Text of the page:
Updated May 19, 2022
Here’s a new neuroscience buzzword you need to know: psychobiotics. No, it doesn’t mean you’re crazy about probiotics, although you should be! Psychobiotics are live organisms (probiotics) that, when ingested in sufficient quantities, work on the brain-gut axis to help with psychological illnesses, including depression.
“A growing body of research shows that probiotics and psychobiotics may even have an anti-anxiety effect by changing the way people process emotional information.”
Wait, what? That’s right. Depression, the mood disorder that causes a persistent feeling of sadness, hopelessness, a bleak outlook, and loss of interest or purpose. An estimated 16 million Americans struggle with at least one major depressive episode in a year. Worldwide? That number grows to a staggering 350 million. And those calculations are from prior to the societal upheaval, chronic stress, sorrow, fear, and uncertainty we’ve collectively experienced since the advent of the COVID-19 pandemic.
Treating depression and anxiety disorders usually involves therapy, medication, or a combination of both. But many antidepressants, like selective serotonin reuptake inhibitors (SSRIs) that help keep serotonin (the feel good neurotransmitter) around longer, have some major side-effects and studies show they may not be as effective as once thought.
So where do psychobiotics fit in? Research from the Leiden Institute of Brain and Cognition in the Netherlands finds that taking a multispecies probiotic has a beneficial effect on rumination, the persistent thoughts about possible causes and consequences of one’s distress – one of the most predictive vulnerability markers of depression.
Forty participants received either a probiotic or placebo over the course of four weeks and completed questionnaires indexing sensitivity to depression. Compared to those who received a placebo, the participants given multispecies probiotics showed significantly reduced ruminative thoughts.
And the benefits don’t end there. A growing body of research shows that probiotics and psychobiotics may even have an anti-anxiety effect by changing the way people process emotional information and reducing levels of the stress hormone cortisol. As a result, some nonconformist psychiatrists are prescribing probiotics as psychobiotics in place of antidepressants and anti-anxiety medications.
In another study, neurobiologists at Oxford University found that subjects given prebiotics – the food for the good bacteria – had less anxiety when confronted with negative stimuli. In their study, subjects who had taken a prebiotic paid less attention to negative information and more attention to positive information, compared to the placebo group.
The researchers also found that the subjects who took the prebiotics had lower levels of cortisol — a stress hormone which has been linked with anxiety and depression.
This all starts to make sense if we understand that gut bacteria produce hundreds of neurochemicals including half of the dopamine and 90 percent of the serotonin.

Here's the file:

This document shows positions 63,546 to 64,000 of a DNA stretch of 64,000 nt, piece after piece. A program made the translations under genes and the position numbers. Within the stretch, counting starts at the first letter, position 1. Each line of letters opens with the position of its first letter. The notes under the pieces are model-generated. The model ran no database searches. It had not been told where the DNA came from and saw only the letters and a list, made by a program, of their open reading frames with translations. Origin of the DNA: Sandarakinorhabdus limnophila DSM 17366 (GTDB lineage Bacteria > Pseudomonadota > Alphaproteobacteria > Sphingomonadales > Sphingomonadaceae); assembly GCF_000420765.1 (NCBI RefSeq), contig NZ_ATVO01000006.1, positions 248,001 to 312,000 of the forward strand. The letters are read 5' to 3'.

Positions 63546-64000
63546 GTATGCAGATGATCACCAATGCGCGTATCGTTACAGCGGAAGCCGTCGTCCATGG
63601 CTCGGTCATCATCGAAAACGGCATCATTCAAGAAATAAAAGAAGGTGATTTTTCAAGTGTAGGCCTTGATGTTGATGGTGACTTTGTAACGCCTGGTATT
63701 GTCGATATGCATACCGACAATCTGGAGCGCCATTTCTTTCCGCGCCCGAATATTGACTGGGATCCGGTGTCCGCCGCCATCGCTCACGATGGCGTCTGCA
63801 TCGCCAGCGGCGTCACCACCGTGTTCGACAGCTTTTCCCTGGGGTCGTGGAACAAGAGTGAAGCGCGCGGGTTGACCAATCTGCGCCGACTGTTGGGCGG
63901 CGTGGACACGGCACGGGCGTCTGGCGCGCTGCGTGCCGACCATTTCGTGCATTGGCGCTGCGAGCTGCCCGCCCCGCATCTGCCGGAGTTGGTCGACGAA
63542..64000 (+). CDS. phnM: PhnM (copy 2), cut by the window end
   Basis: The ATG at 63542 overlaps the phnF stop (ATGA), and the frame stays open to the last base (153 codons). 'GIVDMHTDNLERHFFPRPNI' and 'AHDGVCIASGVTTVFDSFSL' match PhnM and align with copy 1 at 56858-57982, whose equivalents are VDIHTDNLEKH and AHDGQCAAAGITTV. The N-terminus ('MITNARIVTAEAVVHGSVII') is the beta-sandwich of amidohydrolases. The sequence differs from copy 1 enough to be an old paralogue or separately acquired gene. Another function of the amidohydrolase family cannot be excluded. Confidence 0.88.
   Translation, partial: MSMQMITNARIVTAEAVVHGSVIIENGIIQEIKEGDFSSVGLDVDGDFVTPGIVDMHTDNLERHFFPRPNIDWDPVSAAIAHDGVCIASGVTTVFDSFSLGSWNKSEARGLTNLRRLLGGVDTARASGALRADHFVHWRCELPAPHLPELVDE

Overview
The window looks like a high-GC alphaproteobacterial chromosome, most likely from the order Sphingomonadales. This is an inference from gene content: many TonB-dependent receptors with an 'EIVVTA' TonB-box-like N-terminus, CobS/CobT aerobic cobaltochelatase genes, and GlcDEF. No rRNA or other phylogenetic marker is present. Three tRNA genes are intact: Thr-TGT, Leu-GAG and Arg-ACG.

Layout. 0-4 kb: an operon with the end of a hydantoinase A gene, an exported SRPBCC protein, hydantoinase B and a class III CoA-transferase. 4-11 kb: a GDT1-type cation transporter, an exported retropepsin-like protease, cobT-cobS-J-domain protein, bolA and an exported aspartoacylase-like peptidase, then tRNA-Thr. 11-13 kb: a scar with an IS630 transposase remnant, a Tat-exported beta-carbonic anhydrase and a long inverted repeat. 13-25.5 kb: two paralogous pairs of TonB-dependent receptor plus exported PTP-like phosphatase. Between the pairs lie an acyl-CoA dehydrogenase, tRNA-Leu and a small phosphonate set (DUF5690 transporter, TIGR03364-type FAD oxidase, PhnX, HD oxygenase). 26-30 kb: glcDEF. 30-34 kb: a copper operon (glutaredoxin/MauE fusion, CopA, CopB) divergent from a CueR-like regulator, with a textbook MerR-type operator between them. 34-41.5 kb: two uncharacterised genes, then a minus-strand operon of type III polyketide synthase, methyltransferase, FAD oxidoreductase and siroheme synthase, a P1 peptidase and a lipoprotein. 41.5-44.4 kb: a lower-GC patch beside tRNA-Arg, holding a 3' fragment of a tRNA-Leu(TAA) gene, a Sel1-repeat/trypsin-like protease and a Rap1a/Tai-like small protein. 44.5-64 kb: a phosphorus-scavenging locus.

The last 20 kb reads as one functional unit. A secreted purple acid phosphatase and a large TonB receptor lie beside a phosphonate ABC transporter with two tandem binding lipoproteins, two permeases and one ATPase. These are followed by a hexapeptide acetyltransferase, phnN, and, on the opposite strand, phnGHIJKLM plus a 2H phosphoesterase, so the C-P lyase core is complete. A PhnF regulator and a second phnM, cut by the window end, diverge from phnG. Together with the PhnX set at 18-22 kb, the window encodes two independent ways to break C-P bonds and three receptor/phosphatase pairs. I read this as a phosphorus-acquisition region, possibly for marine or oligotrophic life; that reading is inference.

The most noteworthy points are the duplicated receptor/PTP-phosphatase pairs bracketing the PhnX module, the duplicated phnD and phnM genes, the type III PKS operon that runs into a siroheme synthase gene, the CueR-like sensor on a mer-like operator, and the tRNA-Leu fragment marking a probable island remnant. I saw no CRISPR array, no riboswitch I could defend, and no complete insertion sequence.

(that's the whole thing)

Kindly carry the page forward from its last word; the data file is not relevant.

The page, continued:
So while scientists discover more about the relationship between gut health and mood, here are some things that you can do to improve/maintain your gut health:
Consume foods that naturally contain probiotics. Starting the day off with a low or nonfat yogurt is good, along with other probiotic foods and beverages like kefir, miso, pickled or fermented vegetables, and kombucha.
Consume foods that are a good source of prebiotics. These are the non-digestible carbs that nourish probiotic bacteria. Prebiotics include soluble and insoluble fiber sources like inulin (Jerusalem artichokes, asparagus, leeks, onions, garlic, and bananas), foods with resistant starch, and glucomannan.
Remove foods that wreak havoc on gut health. This means refined carbohydrates, sugars and saturated fats. These foods trigger changes in the gut bacteria associated with chronic systemic inflammation. This type of inflammatory state has been identified as a causal factor in depression. Additionally, these foods not only promote “bad” bacteria but cause bacterial changes that may relate to loss of “cognitive flexibility” or the power to adapt and adjust to changing situations.
Adopt lifestyle practices that promote a healthy gut. Practice mindful eating so you’re not eating empty calories that promote bad gut bacteria, exercise regularly to boost the variety of good bacteria in your gut, and get sufficient rest so you don’t crave the bad foods that feed bad bacteria.
Cover gaps in the diet with a high-quality probiotic supplement. These health products help you directly replenish your gut with live beneficial bacteria.
Science continues to make more discoveries about the relationship between gut bacteria and the brain, so stay ahead of the curve and promote both physical and mental well being by balancing your gut microbiome!
David H. Rahm, M.D. is the founder and medical director of The Wellness Center, a medical clinic located in Long Beach, CA. Dr. Rahm is also president and medical director of VitaMedica. Dr. Rahm is one of a select group of conventional medical doctors who have education and expertise in functional medicine and nutritional science. Over the past 20 years, Dr. Rahm has published articles in the plastic surgery literature and educated physicians about the importance of good peri-operative nutrition.